Andy Schwarz
December 25, 1996
on vacation in Madison, Wisconsin


From time to time, I will be broadcasting some information about the judge either from my own experience or as a response to one of your questions. The title of this series -- Tips from the Master -- is really a play on words. Many of my tips I learned from making some blunder when I was just starting to play Diplomacy on the judge.

Tips from the Master -- Tip #1

I have "tweaked" the deadline settings slightly to ensure that the next movement phase deadline is 3 days hence and that the next retreat or adjustment deadline is 1 day hence. "Why was this necessary", you ask? When the "next" setting is 72, it means that the earliest the next deadline will be is 72 hours from when the moves processed. Normally, the deadline then slides up to 11:30 p.m. EDT for a move but the orders will be processed as soon as everyone has submitted error free orders.

However, if someone has "set wait" then the orders won't be processed until 11:30 on the day of the deadline but due to the actual time it takes to process the orders and whether or not any other games are processed before our game, it may be a few minutes after 11:30 before the next deadline is calculated. Thus, if for example, the judge processes orders at 11:45 p.m. on Tuesday, 72 hours later will be 11:45 p.m. on Friday and the deadline will slide up to 11:30 p.m. the following Tuesday. With a 71 hour "next" setting, the new deadline would be on Friday at 11:30 or 3 days.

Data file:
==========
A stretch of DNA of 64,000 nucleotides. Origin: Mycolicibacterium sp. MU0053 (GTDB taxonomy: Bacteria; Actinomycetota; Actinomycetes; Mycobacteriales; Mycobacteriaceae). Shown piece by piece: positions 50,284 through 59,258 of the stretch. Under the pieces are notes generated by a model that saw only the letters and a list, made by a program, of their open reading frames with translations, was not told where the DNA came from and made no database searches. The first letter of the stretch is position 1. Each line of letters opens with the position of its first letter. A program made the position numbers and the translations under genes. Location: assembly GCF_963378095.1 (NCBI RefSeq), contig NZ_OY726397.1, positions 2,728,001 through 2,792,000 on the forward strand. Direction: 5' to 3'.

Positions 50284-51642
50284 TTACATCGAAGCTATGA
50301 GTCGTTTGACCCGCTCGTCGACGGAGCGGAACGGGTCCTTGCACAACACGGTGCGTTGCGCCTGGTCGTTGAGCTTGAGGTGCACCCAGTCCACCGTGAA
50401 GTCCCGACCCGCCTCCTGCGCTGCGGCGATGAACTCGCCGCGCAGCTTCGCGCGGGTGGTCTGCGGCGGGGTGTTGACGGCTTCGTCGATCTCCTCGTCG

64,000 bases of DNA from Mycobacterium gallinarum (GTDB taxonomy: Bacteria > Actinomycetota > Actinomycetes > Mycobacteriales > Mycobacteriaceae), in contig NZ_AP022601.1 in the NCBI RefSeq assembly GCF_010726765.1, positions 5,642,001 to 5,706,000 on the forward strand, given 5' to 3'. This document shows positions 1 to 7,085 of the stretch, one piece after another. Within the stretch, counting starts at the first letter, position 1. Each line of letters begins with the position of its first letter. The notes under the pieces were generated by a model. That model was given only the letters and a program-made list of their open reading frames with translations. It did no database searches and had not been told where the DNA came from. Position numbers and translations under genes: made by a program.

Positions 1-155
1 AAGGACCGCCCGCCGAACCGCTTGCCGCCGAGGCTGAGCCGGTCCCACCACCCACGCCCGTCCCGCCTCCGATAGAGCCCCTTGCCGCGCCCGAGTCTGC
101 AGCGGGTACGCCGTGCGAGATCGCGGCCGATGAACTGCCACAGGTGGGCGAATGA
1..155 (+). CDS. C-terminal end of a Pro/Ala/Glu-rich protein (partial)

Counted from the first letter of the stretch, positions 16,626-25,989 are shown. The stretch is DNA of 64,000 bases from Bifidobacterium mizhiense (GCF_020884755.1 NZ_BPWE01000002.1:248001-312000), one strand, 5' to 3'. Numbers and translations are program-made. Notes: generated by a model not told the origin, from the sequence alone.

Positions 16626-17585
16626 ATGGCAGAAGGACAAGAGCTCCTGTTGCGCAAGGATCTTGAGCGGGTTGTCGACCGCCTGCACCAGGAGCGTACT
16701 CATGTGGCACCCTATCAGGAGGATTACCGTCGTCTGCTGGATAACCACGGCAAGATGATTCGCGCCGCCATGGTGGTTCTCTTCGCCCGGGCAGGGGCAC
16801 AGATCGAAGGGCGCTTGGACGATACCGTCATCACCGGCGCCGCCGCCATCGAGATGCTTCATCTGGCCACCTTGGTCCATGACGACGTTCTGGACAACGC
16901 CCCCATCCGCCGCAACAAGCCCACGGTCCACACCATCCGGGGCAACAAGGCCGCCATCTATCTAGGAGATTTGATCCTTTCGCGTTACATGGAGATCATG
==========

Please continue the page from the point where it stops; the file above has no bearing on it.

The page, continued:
I am also going to change the "clock" setting for retreats and adjustments to 1410 so that their deadlines will be set at 11:30. This will make things a little easier for you knowing that any deadline will be at 11:30 and should not slow the game down much.

Tips from the Master -- Tip #2

I see that as of this writting, only 3 of you have submitted orders and one of those has "set wait". I encourage each of you to submit orders as soon as possible and to "set wait". When you issue the command

set wait